I’m 49 and live in Christchurch, New Zealand.
I was diagnosed with Limited Systemic Scleroderma in 2013, and the disease has slowly progressed over the past three years.
Prior to my diagnosis, I worked as a Counsellor/Therapist in private practice, however I was forced to close my practice in 2014 because the fatigue associated with the disease had become profound.
Well before I studied, trained and worked as a Counsellor many years ago (at least 20) I was employed as a Dental Assistant. It is my belief that whilst working in this capacity I handled a number of chemicals that are now considered dangerous and this exposure may have been the trigger for my disease, together with an already existing genetic component.
These days, my full time job is to work hard at my self-care and manage my symptoms as best I can. Part of this management is to reflect on and write about my experiences about living with Scleroderma in ordinary day to day life. This helps me a great deal, and I hope it helps my readers, both those who also suffer with Scleroderma, and to help raise awareness in those who do not. I enjoy adding a little humour to my writing, because honestly, I feel it’s important we all have a wee laugh from time to time. However, my writing usually includes a serious reflection of some sort.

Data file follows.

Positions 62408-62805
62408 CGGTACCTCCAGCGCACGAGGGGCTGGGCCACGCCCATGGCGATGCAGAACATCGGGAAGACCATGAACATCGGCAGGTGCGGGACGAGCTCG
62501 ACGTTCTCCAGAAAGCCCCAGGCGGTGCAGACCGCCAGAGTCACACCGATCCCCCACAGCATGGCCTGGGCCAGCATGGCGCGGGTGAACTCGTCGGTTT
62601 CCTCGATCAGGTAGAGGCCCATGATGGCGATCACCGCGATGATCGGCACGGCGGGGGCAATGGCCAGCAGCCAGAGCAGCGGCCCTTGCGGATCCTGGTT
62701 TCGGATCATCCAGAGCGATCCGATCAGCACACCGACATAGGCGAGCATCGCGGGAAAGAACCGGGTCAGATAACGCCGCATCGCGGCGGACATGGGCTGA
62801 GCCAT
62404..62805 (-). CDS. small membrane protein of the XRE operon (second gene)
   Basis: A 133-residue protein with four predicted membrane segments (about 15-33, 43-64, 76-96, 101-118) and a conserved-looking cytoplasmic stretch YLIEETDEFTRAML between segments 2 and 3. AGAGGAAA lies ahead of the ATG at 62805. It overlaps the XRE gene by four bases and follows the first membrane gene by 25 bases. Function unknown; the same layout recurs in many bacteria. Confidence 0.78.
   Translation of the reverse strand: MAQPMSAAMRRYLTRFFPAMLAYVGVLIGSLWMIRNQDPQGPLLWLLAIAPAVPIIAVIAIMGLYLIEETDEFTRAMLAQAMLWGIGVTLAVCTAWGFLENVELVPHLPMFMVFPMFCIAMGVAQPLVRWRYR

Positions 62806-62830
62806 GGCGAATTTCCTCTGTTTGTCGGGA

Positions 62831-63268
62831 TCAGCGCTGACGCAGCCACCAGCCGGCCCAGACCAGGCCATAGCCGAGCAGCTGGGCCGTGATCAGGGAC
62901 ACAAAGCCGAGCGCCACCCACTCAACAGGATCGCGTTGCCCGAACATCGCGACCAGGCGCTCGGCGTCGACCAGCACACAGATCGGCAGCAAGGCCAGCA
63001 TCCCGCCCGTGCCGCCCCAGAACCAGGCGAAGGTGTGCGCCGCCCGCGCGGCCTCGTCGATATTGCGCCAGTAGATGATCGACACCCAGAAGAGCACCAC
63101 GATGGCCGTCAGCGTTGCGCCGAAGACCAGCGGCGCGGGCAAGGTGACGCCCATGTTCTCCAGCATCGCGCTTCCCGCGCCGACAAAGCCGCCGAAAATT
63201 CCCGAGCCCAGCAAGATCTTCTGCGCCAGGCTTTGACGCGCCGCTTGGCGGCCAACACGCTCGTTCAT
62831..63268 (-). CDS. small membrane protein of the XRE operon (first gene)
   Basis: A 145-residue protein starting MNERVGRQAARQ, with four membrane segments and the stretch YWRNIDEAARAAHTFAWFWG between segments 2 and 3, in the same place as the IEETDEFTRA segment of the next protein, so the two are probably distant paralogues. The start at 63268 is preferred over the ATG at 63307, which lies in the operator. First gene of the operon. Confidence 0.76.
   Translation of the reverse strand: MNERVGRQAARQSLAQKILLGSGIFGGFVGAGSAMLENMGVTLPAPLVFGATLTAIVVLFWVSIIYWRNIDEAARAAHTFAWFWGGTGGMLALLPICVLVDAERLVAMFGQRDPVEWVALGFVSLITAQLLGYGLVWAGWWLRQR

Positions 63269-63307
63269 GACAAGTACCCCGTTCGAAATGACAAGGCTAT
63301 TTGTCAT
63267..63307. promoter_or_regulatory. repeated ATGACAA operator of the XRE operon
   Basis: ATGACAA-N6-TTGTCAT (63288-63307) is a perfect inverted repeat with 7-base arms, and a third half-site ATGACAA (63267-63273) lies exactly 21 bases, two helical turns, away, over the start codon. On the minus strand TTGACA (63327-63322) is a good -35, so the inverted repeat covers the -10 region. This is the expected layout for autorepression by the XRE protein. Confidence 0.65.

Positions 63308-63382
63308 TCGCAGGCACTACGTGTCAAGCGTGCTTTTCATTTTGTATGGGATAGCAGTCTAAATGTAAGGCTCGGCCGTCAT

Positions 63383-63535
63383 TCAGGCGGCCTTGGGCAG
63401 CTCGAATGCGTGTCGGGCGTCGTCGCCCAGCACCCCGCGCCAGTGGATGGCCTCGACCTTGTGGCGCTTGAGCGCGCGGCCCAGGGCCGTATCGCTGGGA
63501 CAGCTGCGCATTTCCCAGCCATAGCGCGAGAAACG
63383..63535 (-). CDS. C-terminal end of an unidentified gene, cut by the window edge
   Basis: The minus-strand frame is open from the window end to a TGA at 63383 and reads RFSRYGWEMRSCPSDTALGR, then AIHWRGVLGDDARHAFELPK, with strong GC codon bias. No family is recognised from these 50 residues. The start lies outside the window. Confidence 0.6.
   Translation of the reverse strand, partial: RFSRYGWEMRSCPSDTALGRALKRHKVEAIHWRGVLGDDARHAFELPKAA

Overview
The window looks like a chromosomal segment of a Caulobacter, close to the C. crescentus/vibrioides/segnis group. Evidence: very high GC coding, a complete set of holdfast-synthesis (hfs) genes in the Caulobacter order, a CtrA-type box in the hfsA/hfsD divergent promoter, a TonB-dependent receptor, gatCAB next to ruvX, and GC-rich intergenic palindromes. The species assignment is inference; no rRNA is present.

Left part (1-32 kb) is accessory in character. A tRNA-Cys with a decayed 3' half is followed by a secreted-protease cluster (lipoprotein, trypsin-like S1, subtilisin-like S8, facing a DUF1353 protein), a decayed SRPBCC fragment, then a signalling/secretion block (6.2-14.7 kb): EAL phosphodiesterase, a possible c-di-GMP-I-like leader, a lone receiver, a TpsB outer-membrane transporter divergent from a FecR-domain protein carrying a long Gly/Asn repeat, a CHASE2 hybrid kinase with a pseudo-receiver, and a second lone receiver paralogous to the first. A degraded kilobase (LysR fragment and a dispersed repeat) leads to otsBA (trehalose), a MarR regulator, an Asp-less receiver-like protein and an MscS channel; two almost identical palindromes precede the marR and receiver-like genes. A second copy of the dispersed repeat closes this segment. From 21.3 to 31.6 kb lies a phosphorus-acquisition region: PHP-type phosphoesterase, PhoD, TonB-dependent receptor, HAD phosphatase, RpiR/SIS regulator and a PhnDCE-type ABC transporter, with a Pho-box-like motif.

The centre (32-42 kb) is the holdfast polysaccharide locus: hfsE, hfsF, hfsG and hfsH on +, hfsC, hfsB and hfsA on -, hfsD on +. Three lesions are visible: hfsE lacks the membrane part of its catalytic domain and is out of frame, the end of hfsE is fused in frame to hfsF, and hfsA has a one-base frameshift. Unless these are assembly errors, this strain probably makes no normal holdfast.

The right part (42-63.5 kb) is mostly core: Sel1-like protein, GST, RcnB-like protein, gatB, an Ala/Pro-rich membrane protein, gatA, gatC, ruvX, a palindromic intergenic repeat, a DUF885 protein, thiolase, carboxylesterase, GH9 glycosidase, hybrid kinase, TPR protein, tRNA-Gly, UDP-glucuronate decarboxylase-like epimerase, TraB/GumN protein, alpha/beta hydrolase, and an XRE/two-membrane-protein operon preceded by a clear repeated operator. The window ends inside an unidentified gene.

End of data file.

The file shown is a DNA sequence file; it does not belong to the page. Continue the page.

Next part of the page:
On a personal note, I am the wife of one, and the Mother of three boys. My husband Max is my main caregiver, and I am very fortunate to have such a loving and giving spouse. My children are aged 21, 19 and 13, and our two oldest boys live in different parts of New Zealand to study and work. Our youngest will be starting High School in 2017. We live with a menagerie of animals, including two dogs and four cats.
My guess is that most chronically unwell patients experience some level of anxiety on a regular basis. After all, our minds are constantly preoccupied with matters involving serious health ... Read more
All those with chronic illness, and particularly those with invisible disabilities including my fellow scleroderma warriors, will know that to be able to attend important social occasions we have ... Read more
Again on this New Year’s Eve, I found myself with the same thought as every other year: “Well, I survived another year living with scleroderma. I wonder how the ... Read more
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